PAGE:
This is just frustrating me so much to the point where I am angry with the sport. I know some people will probably be triggered by this post which genuinely is not my purpose. Over the last 5 years I have put a lot of time, money and effort into MTB and I am just some frustrated to the point where I think I am feeling really shit about myself after rides and honestly just want to stop riding.

Just wondering if anyone else has experienced this and would be greatly appreciated if you could share your story.

Posted: Jun 23, 2021 at 3:46 Quote
I moved from a hill filled bike paradise to a flat place where the trails are extremely rough forest paths. I had a couple of months finding it hard and began to doubt some of my skills. I miss riding sustained downhills but I have gainef skill on low speed jank, creating flow when there is none, and technical climbs. It just takes time. I'm still looking forward to riding some purposebuilt trails again soon.

You can stop riding if the frustration is that bad. The expense and effort only seems worth it when bikes are fun. Maybe you can put your bike money into counselling sessions. Seriously, getting the yips on a few jumps shouldn't lead to anger and low self worth.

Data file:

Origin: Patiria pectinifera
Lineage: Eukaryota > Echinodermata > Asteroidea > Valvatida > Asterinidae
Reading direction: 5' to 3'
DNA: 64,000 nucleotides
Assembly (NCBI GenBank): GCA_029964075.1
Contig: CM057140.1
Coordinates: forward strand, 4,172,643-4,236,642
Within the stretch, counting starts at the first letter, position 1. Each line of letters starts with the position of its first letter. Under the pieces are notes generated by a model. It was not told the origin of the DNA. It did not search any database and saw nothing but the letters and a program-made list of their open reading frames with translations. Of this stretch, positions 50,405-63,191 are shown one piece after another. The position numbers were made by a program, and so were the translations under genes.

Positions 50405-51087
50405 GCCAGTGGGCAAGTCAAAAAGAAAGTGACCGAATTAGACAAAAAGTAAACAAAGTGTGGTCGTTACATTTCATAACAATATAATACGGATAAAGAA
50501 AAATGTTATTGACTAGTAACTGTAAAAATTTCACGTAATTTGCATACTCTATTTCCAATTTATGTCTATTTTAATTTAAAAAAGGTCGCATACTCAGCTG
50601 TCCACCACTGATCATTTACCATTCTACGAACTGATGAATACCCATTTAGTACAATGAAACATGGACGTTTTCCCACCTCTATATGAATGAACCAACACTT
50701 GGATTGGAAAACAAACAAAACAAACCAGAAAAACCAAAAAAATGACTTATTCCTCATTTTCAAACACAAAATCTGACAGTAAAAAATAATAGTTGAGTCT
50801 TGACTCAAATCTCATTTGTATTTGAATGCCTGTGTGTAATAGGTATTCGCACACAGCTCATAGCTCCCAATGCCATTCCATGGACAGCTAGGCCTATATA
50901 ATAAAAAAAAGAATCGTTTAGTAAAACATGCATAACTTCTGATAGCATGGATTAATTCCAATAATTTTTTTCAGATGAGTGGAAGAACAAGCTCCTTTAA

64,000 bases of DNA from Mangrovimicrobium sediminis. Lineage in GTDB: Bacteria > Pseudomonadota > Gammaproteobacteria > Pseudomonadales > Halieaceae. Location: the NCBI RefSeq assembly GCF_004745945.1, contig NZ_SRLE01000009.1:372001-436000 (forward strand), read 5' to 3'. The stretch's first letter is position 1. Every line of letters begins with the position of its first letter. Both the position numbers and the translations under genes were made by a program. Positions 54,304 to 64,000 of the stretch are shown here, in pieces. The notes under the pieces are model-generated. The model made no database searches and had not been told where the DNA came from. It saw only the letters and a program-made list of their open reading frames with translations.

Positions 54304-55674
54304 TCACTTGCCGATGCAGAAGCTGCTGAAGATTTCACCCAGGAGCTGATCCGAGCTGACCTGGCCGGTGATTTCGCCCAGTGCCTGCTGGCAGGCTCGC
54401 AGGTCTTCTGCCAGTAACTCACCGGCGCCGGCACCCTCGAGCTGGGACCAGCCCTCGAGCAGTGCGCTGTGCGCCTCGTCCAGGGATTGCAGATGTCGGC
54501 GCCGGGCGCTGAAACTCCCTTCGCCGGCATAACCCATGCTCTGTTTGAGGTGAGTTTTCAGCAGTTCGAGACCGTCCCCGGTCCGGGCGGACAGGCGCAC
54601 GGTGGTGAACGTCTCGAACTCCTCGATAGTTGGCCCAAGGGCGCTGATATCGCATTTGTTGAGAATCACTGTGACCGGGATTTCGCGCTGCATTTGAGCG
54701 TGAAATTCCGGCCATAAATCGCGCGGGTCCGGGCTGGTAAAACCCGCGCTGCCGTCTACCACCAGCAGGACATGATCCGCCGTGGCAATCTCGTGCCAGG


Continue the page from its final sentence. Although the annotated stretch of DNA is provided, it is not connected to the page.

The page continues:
You might enjoy riding more if you change your perspective.

Your post focuses a lot on your ability to ride hard trails. Then you identify the problem as poor trails. You note that other riders can hit the features. So your problem is not poor trails, it's attitude.

You've found a new challenge and instead of accepting it you are blaming other things. Leave your ego at the trail head and enjoy the experience of working out how to ride your local trails.

Posted: Jun 23, 2021 at 5:33 Quote
Have you put any work in? If not, get involved with the community and suggest improvements or help build new (sanctioned) trails with what you've learned. You'll probably learn a lot in return.

I'm also guessing the word you're looking for is unfamiliar, not outright poor (because that would be weirdly elitist). Local trails are almost always a world apart from manicured lift access. Take getting familiar and comfortable with them as a challenge.